President Kenyatta held power from 1963 until his death in August 1978. During this period, members from his Kikuyu group received a disproportionate share of political power along with special access to land and resources which reinforced their advantaged economic status. The ruling KANU party also consolidated its position by absorbing the KADU and the only other political party, the African People's Party. Kenyatta was succeeded by Daniel arap Moi, a Kalenjin.
President Moi came under intense criticism from domestic and international sources for his repression of opposition forces which has included human rights abuses such as extra-judicial executions, widespread torture, and the disappearance and harassment of activists. From 1982 until 1991, political parties other than the ruling KANU were not allowed to exist. International pressure, including threats to withdraw foreign aid, forced Moi to concede to multiparty elections in 1992. Moi had earlier rejected multi-partyism, asserting that it would lead to ethnic violence. From the end of 1991 to 1994, widespread ethnic violence emerged in the Rift Valley Province and other areas as Moi's Kalenjin along with the Maasai fought against the Kikuyu, Luo, Luhya, and Kisii. The Kalenjin and Maasai want to evict all non-indigenous groups from the region. More than fifteen hundred deaths were reported and around 300,000 Kisii, Kikuyu, Luo, and Luhya were driven out of the Rift Valley, Kenya's richest and most fertile region. There are credible reports that the government, in an effort to counter the opposition parties, instigated much of this large-scale violence, partially through its support for the Kalenjin and the Maasai. No compensation has been provided and the government has suggested that those who were displaced can apply for resettlement on land other than their original property.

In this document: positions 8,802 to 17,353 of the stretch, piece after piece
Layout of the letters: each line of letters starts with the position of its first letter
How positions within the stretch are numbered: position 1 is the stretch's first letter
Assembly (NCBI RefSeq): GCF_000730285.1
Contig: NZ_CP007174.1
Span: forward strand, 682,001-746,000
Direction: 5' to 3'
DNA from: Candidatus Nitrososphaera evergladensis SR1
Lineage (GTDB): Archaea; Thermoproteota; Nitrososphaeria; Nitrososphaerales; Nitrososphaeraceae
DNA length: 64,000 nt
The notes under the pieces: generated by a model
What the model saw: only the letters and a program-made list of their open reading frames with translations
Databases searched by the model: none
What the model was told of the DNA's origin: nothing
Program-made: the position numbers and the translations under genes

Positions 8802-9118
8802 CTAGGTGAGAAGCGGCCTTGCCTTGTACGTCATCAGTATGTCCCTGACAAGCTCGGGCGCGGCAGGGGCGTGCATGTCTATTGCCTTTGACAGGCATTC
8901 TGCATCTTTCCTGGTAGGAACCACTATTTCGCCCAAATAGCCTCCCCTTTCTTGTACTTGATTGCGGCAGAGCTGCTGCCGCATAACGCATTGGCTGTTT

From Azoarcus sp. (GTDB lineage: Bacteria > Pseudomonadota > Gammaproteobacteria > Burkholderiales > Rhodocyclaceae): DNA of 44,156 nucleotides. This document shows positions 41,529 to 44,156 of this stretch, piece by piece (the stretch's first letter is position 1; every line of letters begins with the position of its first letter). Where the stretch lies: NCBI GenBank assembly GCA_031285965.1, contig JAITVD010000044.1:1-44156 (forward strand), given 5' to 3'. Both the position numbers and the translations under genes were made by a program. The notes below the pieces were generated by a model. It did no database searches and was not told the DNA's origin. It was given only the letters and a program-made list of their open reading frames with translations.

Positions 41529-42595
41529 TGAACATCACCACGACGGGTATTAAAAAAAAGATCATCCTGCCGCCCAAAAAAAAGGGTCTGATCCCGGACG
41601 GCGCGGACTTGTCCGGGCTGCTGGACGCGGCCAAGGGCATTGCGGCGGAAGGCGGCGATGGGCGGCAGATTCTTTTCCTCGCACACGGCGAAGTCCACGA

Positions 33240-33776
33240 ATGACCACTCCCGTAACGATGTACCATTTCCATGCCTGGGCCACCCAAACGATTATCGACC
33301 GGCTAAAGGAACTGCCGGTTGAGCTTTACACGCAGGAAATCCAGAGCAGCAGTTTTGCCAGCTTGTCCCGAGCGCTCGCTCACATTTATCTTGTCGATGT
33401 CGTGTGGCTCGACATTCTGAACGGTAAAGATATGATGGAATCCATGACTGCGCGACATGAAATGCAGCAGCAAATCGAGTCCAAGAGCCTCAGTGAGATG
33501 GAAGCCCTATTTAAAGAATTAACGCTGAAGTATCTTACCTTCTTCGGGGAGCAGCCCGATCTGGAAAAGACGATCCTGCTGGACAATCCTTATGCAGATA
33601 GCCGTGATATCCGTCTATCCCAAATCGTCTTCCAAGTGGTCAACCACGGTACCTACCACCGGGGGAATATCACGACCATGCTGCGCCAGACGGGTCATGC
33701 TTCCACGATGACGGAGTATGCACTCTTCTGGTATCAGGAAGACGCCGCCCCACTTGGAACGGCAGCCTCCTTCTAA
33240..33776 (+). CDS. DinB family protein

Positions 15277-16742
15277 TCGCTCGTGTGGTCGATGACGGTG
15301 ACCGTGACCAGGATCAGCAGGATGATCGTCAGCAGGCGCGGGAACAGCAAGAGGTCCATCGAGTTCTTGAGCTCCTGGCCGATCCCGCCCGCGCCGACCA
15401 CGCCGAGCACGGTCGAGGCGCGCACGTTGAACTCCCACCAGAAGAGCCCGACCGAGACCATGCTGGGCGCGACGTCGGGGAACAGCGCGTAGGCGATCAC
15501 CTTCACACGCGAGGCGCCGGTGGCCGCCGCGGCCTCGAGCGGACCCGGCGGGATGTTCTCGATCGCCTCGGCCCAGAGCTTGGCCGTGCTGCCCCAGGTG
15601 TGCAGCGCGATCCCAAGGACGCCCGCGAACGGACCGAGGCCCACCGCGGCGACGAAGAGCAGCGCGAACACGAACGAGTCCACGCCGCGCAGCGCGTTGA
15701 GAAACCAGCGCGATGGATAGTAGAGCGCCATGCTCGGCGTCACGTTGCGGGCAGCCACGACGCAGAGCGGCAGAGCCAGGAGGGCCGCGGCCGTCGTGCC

Since the mid-1990s, the level of ethnic violence in the Rift Valley has declined. Hostilities did emerge during the 1997 elections and again there were allegations that some government officials either supported or instigated the ethnic violence. President Moi won the elections with less than 40% of the popular vote largely due to the fragmented nature of the opposition. In 2002 elections, KANU lost the presidency and its parliamentary majority, as Mwai Kibaki's National Rainbow Coalition won a decisive electoral victory.
The Kisii face many demographic stresses including declining public health conditions, environmental degradation in group areas, and dispossession from their land. Those who were displaced during the ethnic violence in the Rift Valley in the early 1990s have been unable to return. Political discrimination is the result of social practice by the dominant political group and includes restrictions on free movement (POLDIS03 = 1). The main disadvantage faced by the Kisii is poor public health by comparison to other groups, caused by heavy rainfall in their region which led to outbreaks of malaria in 2002 and 2003.
There has been limited involvement by the Kisii in the opposition movement. Umbrella political parties such as the FORD-People represent group interests. The Forum for the Restoration of Democracy (FORD) was formed in 1991 to oppose KANU's dominance. However, it split a year later into the FORD-Asili which is supported by the Luhya and the Kikuyu and the FORD-Kenya which is favored by the Luo. In 1997, divisions within the FORD-Asili led to the creation of the FORD-People. Most Kisii are seeking a greater share of public funds, safeguards to protect their land and jobs from being used to the advantage of other ethnic groups, and protection from violent attacks by other communities. The Kisii have engaged in land disputes with the Maasai in 2001 and 2002, the Kalenjin in 2003, and the Luo in 2003.
Political activism by the Kisii is a relatively recent phenomenon. Members of the Kisii, Kikuyu, Sabaot, Luhya, and Teso groups invaded the TransNzoia forest in January of 1999 demanding that land be allocated to them (PROT99 = 2). There has been no rebellion by group members and there are no reports of government repression in the past few years.